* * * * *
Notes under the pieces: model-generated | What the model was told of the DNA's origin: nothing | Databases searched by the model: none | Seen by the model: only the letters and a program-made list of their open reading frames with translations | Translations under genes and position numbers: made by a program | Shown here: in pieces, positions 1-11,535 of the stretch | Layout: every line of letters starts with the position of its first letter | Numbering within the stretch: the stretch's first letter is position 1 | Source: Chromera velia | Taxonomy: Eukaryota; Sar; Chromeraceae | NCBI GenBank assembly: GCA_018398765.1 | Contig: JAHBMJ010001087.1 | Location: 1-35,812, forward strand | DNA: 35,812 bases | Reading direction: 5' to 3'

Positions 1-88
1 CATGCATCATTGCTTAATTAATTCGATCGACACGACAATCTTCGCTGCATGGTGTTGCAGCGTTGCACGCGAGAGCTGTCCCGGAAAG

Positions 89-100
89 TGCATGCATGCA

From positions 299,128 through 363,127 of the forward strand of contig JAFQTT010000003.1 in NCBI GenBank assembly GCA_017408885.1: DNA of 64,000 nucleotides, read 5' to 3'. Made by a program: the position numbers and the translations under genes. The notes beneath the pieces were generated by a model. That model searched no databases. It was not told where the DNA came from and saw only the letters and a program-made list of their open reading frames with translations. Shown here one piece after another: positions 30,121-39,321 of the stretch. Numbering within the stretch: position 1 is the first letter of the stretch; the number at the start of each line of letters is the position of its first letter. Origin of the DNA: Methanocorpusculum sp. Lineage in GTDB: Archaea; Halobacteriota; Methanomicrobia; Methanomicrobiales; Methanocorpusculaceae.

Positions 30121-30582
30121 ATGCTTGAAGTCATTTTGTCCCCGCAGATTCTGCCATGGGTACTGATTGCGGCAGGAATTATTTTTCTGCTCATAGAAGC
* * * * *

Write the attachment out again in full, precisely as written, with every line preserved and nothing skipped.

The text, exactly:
Notes under the pieces: model-generated | What the model was told of the DNA's origin: nothing | Databases searched by the model: none | Seen by the model: only the letters and a program-made list of their open reading frames with translations | Translations under genes and position numbers: made by a program | Shown here: in pieces, positions 1-11,535 of the stretch | Layout: every line of letters starts with the position of its first letter | Numbering within the stretch: the stretch's first letter is position 1 | Source: Chromera velia | Taxonomy: Eukaryota; Sar; Chromeraceae | NCBI GenBank assembly: GCA_018398765.1 | Contig: JAHBMJ010001087.1 | Location: 1-35,812, forward strand | DNA: 35,812 bases | Reading direction: 5' to 3'

Positions 1-88
1 CATGCATCATTGCTTAATTAATTCGATCGACACGACAATCTTCGCTGCATGGTGTTGCAGCGTTGCACGCGAGAGCTGTCCCGGAAAG

Positions 89-100
89 TGCATGCATGCA

From positions 299,128 through 363,127 of the forward strand of contig JAFQTT010000003.1 in NCBI GenBank assembly GCA_017408885.1: DNA of 64,000 nucleotides, read 5' to 3'. Made by a program: the position numbers and the translations under genes. The notes beneath the pieces were generated by a model. That model searched no databases. It was not told where the DNA came from and saw only the letters and a program-made list of their open reading frames with translations. Shown here one piece after another: positions 30,121-39,321 of the stretch. Numbering within the stretch: position 1 is the first letter of the stretch; the number at the start of each line of letters is the position of its first letter. Origin of the DNA: Methanocorpusculum sp. Lineage in GTDB: Archaea; Halobacteriota; Methanomicrobia; Methanomicrobiales; Methanocorpusculaceae.

Positions 30121-30582
30121 ATGCTTGAAGTCATTTTGTCCCCGCAGATTCTGCCATGGGTACTGATTGCGGCAGGAATTATTTTTCTGCTCATAGAAGC